Australian ringneck I took this photograph of en:Australian Ringneck in April 2006 near en:Augusta, Western Australia. Takver (www.takver.com).  This bird is most likely a hybrid as describe in the article as it has Twenty Eight (B. z.semitorquatus) feature of the red across the nose and Port Lincoln Parrot (B.z.zonarius) feature of the yellow under the body. The original uploader was Tirin at English Wikipedia. - Transferred from en.wikipedia to Commons.

Australian ringneck
I took this photograph of en:Australian Ringneck in April 2006 near en:Augusta, Western Australia. Takver (www.takver.com).
This bird is most likely a hybrid as describe in the article as it has Twenty Eight (B. z.semitorquatus) feature of the red across the nose and Port Lincoln Parrot (B.z.zonarius) feature of the yellow under the body.
The original uploader was Tirin at English Wikipedia. - Transferred from en.wikipedia to Commons.

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Chuckle for the Day:


Taken from “Unijokes.”

This guy gets a parrot but it's got a bad attitude and foul vocabulary.
He tries everything to change the bird's attitude and clean up its talk but nothing works. Finally, in a moment of desperation, he puts the parrot in the freezer.
For a few moments he hears the bird squawking, kicking and screaming and then, suddenly, all is quiet.
He opens the freezer door.
The parrot steps out and says, "I'm sorry that I offended you with my language and actions. I ask for your forgiveness."
The guy's astounded at the bird's change in attitude and was about to ask what changed him when the parrot continued,
"By the way, may I ask - what did the chicken do?"

Rainbows: Often used as a symbol of harmony and peace. Australian ringneck I took this photograph of en:Australian Ringneck in April 2006 near en:Augusta, Western Australia. Takver (www.takver.com).  This bird is most likely a hybrid as describe in the article as it has Twenty Eight (B. z.semitorquatus) feature of the red across the nose and Port Lincoln Parrot (B.z.zonarius) feature of the yellow under the body. The original uploader was Tirin at English Wikipedia. - Transferred from en.wikipedia to Commons.

Rainbows: Often used as a symbol of harmony and peace.
Australian ringneck
I took this photograph of en:Australian Ringneck in April 2006 near en:Augusta, Western Australia. Takver (www.takver.com).
This bird is most likely a hybrid as describe in the article as it has Twenty Eight (B. z.semitorquatus) feature of the red across the nose and Port Lincoln Parrot (B.z.zonarius) feature of the yellow under the body.
The original uploader was Tirin at English Wikipedia. - Transferred from en.wikipedia to Commons.

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Answer to the Question of the Day:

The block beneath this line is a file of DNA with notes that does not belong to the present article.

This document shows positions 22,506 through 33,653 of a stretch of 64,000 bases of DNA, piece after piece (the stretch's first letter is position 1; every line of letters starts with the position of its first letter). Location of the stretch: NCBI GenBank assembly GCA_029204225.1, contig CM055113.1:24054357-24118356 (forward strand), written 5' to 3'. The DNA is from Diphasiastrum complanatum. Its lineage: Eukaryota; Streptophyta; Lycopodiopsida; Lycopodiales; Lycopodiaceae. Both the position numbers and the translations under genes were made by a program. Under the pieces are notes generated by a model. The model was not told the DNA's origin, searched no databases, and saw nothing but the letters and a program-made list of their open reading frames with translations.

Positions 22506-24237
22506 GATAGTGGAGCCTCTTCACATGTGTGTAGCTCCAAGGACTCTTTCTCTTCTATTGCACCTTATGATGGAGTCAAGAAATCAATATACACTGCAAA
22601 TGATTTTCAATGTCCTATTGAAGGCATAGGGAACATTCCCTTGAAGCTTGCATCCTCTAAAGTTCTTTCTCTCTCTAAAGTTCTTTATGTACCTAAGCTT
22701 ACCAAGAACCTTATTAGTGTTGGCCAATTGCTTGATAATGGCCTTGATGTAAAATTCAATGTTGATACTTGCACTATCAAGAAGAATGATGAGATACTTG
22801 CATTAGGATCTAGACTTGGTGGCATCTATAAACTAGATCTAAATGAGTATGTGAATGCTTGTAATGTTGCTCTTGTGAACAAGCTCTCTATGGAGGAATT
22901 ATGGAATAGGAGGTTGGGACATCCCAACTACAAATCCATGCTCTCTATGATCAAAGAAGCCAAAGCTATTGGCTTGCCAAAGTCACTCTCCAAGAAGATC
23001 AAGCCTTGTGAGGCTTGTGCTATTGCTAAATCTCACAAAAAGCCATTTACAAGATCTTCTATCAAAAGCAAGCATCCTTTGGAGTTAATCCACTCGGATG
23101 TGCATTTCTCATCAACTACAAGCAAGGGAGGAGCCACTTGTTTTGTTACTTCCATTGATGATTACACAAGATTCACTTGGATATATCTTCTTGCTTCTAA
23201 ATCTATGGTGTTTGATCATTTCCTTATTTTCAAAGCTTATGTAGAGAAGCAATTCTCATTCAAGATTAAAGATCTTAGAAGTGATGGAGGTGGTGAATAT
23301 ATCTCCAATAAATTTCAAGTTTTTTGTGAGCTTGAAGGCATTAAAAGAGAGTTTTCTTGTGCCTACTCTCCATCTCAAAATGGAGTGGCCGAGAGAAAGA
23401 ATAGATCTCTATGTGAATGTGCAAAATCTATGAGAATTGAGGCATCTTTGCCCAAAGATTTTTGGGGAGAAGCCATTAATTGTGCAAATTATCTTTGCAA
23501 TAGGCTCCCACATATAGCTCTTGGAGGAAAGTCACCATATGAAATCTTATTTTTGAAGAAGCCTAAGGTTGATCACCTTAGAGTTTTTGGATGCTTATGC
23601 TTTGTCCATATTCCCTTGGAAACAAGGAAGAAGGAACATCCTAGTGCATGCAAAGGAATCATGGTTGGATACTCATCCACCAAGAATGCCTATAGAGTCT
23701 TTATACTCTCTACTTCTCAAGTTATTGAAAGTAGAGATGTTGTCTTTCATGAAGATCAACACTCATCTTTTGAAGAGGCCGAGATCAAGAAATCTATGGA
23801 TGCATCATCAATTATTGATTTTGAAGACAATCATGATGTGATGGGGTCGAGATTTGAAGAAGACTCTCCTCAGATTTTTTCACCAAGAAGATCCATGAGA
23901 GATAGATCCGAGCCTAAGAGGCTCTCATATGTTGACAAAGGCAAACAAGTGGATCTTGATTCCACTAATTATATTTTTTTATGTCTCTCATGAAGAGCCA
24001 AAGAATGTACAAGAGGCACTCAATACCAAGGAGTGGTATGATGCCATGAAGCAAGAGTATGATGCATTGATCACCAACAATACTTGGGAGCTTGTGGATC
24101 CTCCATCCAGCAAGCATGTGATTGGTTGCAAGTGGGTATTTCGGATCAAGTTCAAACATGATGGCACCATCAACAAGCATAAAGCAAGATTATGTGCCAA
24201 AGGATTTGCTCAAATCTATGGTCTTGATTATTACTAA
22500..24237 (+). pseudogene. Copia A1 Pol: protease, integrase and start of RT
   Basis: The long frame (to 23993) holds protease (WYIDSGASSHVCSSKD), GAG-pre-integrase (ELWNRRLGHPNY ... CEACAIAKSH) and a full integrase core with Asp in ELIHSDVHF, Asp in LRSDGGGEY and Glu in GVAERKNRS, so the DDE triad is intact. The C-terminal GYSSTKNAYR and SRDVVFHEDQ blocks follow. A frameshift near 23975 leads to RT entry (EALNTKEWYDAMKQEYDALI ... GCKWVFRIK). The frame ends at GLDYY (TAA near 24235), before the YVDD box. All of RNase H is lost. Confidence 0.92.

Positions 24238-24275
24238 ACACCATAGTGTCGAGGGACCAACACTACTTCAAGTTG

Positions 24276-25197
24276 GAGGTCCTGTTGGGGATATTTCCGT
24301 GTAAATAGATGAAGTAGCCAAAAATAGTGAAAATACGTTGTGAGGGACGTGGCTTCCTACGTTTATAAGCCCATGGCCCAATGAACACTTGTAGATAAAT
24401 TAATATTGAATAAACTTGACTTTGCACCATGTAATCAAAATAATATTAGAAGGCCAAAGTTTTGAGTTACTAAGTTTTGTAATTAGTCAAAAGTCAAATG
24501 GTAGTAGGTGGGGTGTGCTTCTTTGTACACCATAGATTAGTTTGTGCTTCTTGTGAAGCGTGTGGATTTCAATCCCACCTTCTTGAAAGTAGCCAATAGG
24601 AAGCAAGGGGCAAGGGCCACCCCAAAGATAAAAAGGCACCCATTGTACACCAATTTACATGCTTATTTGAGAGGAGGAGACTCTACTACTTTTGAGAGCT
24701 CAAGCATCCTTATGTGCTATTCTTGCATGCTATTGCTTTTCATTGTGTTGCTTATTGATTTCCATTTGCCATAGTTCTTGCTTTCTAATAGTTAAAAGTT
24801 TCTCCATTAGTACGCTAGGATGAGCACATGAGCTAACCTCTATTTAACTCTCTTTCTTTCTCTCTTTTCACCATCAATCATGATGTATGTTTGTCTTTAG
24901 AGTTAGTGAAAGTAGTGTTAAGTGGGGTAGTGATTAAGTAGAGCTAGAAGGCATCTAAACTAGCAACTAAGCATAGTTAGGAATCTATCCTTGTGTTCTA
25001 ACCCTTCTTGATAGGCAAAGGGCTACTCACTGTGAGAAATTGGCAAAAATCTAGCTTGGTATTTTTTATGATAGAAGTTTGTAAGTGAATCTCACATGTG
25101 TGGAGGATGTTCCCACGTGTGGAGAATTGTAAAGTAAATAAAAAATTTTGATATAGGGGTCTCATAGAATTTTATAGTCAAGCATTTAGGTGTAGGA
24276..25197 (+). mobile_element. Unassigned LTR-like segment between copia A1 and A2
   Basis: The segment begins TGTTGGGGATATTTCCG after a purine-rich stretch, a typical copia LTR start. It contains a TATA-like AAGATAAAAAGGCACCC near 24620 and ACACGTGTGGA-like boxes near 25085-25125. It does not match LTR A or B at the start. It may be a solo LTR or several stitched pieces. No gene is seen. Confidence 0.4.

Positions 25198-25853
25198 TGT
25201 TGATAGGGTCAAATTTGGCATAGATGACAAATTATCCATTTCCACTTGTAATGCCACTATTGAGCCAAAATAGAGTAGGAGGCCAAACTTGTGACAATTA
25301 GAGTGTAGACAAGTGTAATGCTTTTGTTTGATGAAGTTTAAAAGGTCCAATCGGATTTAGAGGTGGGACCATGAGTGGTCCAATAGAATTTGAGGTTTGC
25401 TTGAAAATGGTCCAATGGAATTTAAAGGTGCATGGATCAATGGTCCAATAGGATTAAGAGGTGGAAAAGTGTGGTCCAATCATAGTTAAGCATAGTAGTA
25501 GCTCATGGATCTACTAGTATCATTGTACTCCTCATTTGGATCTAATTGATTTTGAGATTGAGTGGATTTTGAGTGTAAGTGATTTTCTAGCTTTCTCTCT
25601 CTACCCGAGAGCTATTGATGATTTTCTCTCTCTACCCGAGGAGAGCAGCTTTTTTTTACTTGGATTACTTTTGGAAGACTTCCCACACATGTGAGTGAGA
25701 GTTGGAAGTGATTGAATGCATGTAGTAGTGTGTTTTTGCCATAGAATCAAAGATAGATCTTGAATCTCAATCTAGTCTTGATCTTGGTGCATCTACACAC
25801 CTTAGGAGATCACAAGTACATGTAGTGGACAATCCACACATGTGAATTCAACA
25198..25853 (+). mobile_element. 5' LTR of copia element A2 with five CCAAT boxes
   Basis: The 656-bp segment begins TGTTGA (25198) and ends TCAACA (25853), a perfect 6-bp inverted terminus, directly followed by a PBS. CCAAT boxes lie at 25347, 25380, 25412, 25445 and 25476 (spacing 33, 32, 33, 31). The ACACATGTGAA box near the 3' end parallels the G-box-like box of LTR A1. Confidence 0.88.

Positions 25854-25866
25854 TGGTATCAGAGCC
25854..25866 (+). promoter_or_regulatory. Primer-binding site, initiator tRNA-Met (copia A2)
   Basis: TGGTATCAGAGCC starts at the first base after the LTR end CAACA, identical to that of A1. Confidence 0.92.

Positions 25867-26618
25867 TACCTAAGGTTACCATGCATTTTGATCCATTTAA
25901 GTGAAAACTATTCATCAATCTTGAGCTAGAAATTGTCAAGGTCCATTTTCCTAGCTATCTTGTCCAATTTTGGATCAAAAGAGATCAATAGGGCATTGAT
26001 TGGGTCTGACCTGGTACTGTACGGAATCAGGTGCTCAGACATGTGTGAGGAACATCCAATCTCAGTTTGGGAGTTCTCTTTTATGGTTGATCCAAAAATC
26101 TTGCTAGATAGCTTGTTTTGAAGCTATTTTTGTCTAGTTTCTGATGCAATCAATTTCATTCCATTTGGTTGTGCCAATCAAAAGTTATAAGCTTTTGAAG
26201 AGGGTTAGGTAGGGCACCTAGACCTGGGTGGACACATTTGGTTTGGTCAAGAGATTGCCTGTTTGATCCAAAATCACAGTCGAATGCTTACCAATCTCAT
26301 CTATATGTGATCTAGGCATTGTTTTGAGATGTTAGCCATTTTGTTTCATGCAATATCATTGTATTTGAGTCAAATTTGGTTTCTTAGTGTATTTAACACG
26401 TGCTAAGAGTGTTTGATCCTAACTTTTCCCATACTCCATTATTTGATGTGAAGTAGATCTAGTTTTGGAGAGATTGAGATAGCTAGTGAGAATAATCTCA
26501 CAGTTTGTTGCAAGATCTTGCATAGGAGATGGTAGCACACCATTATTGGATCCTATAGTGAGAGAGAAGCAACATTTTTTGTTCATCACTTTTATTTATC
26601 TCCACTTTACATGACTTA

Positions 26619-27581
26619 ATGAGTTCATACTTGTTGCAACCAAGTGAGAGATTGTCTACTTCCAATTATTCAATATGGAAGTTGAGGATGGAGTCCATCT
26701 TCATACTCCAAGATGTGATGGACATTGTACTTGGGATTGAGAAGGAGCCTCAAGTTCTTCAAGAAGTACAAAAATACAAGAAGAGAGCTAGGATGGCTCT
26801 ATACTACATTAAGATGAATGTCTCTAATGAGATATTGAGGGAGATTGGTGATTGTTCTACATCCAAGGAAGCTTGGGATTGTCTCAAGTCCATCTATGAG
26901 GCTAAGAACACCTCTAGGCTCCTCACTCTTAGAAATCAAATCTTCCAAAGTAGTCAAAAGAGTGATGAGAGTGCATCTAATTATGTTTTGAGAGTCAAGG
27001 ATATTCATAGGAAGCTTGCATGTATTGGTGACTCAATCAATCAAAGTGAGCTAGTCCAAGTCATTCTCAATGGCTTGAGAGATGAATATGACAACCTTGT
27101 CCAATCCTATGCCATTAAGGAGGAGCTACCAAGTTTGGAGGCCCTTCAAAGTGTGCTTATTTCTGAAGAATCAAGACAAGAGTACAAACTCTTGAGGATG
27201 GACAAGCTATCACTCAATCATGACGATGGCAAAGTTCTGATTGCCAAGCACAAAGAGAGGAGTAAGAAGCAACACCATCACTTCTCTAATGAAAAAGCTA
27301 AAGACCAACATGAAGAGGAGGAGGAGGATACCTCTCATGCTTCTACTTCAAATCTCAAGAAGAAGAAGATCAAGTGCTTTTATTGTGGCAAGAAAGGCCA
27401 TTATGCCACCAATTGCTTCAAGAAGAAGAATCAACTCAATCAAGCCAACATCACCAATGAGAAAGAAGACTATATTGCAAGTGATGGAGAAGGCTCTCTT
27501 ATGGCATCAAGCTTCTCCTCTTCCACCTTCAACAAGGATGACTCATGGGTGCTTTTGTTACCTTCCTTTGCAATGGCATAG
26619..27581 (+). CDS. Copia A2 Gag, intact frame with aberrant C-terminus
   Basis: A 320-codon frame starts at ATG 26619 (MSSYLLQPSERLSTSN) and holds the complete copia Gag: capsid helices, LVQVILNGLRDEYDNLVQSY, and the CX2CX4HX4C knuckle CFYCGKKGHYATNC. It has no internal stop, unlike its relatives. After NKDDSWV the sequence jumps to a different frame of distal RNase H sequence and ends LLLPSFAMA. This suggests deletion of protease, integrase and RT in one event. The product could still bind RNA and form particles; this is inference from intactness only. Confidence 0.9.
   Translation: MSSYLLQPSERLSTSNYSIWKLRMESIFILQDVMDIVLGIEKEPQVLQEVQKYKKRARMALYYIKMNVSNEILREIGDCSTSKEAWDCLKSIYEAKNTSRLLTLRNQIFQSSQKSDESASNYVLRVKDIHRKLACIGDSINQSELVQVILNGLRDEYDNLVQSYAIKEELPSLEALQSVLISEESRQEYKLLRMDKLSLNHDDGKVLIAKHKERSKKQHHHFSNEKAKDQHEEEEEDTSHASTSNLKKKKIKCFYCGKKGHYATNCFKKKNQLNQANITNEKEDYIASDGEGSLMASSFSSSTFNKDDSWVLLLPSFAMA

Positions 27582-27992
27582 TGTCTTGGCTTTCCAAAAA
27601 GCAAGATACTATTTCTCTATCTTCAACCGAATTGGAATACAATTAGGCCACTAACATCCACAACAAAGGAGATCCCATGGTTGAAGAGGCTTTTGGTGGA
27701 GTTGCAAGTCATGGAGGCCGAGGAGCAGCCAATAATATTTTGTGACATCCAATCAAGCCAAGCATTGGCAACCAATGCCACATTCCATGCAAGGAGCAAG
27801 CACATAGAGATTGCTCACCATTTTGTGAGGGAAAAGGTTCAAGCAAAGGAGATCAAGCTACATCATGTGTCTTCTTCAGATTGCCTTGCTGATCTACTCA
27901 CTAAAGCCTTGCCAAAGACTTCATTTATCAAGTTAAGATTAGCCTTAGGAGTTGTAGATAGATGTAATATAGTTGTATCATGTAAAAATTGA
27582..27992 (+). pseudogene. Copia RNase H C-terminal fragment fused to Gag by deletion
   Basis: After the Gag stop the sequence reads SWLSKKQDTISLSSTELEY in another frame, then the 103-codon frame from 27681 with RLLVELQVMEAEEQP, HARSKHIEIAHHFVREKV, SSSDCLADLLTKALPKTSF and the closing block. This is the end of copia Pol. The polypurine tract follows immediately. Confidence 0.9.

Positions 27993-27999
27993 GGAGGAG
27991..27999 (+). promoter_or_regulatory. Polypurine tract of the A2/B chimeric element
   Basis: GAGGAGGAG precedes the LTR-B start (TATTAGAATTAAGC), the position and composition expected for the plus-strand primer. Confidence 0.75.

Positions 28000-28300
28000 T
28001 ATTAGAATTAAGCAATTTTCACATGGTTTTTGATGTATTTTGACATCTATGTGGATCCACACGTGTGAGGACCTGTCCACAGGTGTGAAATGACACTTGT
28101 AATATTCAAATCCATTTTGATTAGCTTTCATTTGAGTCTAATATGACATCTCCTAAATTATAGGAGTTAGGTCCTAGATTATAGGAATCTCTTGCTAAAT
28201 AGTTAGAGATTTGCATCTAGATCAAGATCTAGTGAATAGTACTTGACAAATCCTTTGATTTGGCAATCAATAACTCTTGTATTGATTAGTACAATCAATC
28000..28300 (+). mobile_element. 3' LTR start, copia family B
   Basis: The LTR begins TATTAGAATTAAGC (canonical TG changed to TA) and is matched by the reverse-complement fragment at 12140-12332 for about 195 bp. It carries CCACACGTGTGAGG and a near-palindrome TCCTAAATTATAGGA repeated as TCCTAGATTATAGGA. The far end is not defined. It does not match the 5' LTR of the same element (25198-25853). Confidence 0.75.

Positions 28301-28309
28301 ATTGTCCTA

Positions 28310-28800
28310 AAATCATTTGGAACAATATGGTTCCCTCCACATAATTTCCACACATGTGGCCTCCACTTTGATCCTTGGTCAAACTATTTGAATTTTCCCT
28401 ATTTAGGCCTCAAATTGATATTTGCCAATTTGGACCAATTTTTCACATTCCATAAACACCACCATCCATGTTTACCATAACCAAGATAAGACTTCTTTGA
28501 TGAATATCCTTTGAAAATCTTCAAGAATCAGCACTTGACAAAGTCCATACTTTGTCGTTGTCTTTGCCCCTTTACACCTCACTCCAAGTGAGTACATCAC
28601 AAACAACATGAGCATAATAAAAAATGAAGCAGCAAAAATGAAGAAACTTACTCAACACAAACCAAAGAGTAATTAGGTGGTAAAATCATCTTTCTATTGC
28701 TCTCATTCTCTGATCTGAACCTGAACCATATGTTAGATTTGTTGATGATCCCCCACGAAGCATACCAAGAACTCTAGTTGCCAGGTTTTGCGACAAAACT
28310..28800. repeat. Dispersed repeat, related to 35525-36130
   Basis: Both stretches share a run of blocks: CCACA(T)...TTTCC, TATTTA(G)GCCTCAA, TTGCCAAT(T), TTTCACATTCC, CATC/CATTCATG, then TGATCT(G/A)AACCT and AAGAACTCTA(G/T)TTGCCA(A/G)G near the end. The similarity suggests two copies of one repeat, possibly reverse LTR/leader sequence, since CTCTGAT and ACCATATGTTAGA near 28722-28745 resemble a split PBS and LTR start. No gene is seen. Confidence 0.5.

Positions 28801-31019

What is peace?

Peace is harmonious well-being and freedom from hostile aggression.

In a social sense, peace is commonly used to mean a lack of conflict (such as war) and freedom from fear of violence between individuals or heterogeneous (relatively foreign or distinct) groups.

Peace can also pertain to an individual's introspective sense or concept of her/himself.
The early English term is also used in the sense of "quiet", reflecting calm, serene, and meditative approaches to family or group relationships that avoid quarreling and seek tranquility — an absence of disturbance or agitation.

Ev'rybody's talking about Revolution, evolution, masturbation, Flagellation, regulation, integrations, Meditations, United Nations, Congratulations.   All we are saying is give peace a chance All we are saying is give peace a chance

Ev'rybody's talking about
Revolution, evolution, masturbation,
Flagellation, regulation, integrations,
Meditations, United Nations,
Congratulations.

All we are saying is give peace a chance
All we are saying is give peace a chance

In many languages, the word for peace is also used as a greeting or a farewell, for example the Hawaiian word aloha, as well as the Arabic word salaam.
In English the word peace is occasionally used as a farewell, especially for the dead, as in the phrase rest in peace.

“An eye for an eye will only make the whole world blind.”

“An eye for an eye will only make the whole world blind.”

In here is a bottle of Love Potion #10.5: Love of mankind. Love each and every one of you.

In here is a bottle of Love Potion #10.5: Love of mankind.
Love each and every one of you.

______________________
Good Morning on this Thursday, the Twenty-First of March.

Today we talked about avoiding morning stress, an immediate view of the date with tonight’s dinner, and a strategic view of time passing.
We talked about the weather and calendar.
We posted the start of a new set of jokes and a pic of a ring-necked parrot.
We posted a letter from Sally C on technology, she’s pretty comfortable with it and for good reason.
And, finally, we helped define peace.
 
And now? Gotta go.

Che vuoi? Le pocketbook?

See you soon.

Your Love